The New York Times ran a cover story today detailing a moment during the insurrection in which seven strangers worked together to attack Capitol Police officers. The profile on the insurrectionists, which the paper of record still refers to as Americans involved in a “riot,” as opposed to an attempted coup, is part of a continued softball response to the growing threat of domestic terror.
The aim of the piece is to capture these insurrectionists as “seemingly average citizens,” to quote the paper, who were “duped by a political lie.” The piece uses language to describe them as “the most ordinary–a slice of the Trump faithful.” Rather than saying they come from a part of America where racism and xenophobia run rampant, the piece states these terrorists came from “places where people tend to fear the replacement of their ethnic and cultural dominance by immigrants.” In describing these individuals in the language of their relatives or friends–the “perfect neighbor, devout churchgoer, attentive father, good guy,” etc., the Times does an incredible disservice to reality.
The whole article reads as an apologist piece for terrorists. Can you imagine if the 9/11 hijackers had been covered in this way, repeatedly given the benefit of the doubt? Maybe, you could argue, they deserved as much. We all hope to be humanized, to receive empathy, despite our greatest sins. The difference here is that the United States went to extremes to hold accountable the 9/11 plotters, whereas those who tried to overthrow our government nine months ago are receiving light taps on the wrist.
There are other major differences, of course, between these two types of terrorists, but for both, faith is often a major motivator, is repeatedly referenced by major media outlets, yet to serve entirely different purposes, namely that Christianity is good, and Islam, bad.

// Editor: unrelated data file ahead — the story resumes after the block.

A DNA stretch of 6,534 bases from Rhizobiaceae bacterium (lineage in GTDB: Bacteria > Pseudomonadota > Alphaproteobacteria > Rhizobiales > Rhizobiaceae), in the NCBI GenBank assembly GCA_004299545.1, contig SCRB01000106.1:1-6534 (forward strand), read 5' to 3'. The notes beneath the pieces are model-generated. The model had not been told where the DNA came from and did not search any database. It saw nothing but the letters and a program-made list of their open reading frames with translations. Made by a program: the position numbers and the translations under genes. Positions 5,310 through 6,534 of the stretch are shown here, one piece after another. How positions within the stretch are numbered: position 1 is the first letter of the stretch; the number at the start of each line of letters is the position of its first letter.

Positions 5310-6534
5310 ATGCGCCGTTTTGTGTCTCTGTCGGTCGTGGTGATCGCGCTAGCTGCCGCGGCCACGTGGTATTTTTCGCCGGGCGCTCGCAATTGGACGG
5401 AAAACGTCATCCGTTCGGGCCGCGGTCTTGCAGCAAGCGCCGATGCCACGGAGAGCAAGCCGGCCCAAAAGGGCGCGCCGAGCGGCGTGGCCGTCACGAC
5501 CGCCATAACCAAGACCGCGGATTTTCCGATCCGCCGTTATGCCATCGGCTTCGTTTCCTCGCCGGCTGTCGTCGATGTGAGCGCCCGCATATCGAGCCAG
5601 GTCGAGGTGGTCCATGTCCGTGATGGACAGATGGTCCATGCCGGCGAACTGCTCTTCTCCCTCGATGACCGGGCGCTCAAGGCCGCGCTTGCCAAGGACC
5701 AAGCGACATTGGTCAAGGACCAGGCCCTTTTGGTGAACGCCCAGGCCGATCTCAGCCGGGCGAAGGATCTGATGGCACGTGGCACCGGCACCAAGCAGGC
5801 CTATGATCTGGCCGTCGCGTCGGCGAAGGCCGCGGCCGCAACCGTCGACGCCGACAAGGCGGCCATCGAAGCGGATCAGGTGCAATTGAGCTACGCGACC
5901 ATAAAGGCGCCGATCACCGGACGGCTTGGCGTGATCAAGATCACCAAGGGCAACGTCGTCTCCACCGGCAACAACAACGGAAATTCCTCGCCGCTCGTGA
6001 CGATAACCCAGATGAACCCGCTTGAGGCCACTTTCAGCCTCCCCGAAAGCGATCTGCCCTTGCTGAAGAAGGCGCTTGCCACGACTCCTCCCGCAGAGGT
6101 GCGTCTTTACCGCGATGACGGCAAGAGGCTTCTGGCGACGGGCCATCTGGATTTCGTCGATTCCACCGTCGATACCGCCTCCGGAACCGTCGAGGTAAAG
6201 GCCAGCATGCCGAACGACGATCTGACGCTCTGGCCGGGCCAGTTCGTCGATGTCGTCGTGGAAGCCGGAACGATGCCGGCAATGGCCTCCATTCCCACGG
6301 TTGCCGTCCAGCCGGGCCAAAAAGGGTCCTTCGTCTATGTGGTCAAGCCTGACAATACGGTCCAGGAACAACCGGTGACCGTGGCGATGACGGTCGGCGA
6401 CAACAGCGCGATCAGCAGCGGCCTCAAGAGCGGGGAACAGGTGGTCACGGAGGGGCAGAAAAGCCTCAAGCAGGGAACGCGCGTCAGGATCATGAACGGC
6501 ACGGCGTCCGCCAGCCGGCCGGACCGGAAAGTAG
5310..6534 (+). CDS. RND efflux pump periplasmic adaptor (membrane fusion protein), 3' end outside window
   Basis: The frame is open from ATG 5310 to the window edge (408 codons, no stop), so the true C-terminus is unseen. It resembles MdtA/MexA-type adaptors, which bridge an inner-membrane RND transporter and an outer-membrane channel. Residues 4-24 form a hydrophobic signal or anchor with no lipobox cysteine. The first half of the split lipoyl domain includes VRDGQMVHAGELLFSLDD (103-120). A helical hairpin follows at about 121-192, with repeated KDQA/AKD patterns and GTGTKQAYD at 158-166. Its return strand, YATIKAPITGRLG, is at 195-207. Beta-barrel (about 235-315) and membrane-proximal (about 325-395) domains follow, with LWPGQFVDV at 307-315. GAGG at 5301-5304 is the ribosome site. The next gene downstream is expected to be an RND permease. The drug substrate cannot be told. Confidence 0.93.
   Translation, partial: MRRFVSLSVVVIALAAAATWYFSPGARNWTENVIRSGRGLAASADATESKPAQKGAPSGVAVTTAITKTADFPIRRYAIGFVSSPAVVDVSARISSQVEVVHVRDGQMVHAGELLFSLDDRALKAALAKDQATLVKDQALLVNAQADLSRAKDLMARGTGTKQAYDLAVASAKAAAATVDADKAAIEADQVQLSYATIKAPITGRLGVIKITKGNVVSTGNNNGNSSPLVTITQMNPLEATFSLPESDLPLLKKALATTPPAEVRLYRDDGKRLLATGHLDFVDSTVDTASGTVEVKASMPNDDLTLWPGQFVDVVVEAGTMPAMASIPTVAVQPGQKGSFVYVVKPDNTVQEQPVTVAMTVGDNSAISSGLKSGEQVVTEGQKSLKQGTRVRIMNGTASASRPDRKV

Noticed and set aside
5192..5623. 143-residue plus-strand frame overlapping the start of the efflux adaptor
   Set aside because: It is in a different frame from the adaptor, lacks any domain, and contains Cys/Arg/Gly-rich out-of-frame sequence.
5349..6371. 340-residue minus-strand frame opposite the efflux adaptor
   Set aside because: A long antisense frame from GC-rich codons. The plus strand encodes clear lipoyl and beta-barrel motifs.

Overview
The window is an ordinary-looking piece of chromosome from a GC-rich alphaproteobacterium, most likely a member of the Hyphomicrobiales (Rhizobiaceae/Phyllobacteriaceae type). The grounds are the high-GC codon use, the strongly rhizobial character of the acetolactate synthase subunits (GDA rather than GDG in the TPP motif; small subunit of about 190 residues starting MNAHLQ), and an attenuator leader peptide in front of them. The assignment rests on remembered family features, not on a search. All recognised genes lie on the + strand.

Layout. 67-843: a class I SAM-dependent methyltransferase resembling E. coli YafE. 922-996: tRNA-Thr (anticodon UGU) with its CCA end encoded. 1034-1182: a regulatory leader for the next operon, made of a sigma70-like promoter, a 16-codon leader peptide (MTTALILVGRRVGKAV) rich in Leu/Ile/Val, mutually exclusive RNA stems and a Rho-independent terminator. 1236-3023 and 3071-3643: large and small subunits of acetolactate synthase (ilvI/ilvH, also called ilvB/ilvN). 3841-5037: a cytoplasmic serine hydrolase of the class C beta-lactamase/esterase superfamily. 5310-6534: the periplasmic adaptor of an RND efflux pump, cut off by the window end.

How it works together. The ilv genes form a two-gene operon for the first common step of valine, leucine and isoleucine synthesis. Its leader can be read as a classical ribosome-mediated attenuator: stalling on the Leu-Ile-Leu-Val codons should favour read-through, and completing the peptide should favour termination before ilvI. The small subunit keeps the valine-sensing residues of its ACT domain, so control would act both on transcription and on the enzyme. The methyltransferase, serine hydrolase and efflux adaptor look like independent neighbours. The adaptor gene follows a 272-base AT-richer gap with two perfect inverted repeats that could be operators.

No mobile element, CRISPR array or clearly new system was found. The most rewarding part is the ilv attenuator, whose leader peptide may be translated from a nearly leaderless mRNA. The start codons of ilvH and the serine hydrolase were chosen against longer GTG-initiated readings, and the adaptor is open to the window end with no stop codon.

In highlighting their faith, in particular, you get the sense that throughout this piece, the authors are scratching their heads going, “Gee, how the heck did these churchgoing folk ever choose violence as a path?” They even write of one insurrectionist, Clayton Ray Mullins, that “Mr. Mullins is not known as a political activist or even a man of strong opinion, other than that Jesus Christ is his lord and savior.”
Because he has no social media, Mullins (along with others in the article) are described as someone swept up in the fray of the moment, caught up in a kind of mob mentality. The authors repeatedly give deference to several insurrectionists, publishing what they “would later say”–that they were merely trying to help a poor police officer, dragging him away; or that they were just there to “provide aid” to those injured, despite video evidence to the contrary.
Apparently, the journalists at The New York Times are unfamiliar with how radical U.S. Christianity has become, especially in the throes of the southern states (Mr. Mullins hails from Kentucky). Mullins’ church, the Little Obion Baptist Church [website out of date] in Wingo, Kentucky–the Times neglects to mention–is part of an independent Baptist movement that regards the King James Bible as the only authoritative translation of the text.
These kinds of churches are not only traditionalists and literalists in their approach to Biblical hermeneutics; they are also deeply authoritarian in their understanding of God as a king and militant ruler over humankind, and they apply that understanding of their religion to their understanding of their government as well.
It’s important to note when a theology is fully authoritarian, because it’s much easier to drive a person toward a fascist politic if he already holds a fascist theology, and this particular Christian movement is deeply anti-democratic (note on the outdated website the placement of the American flag, which is a firmly theological statement in a day and age when there’s much debate surrounding whether national flags should be in churches at all).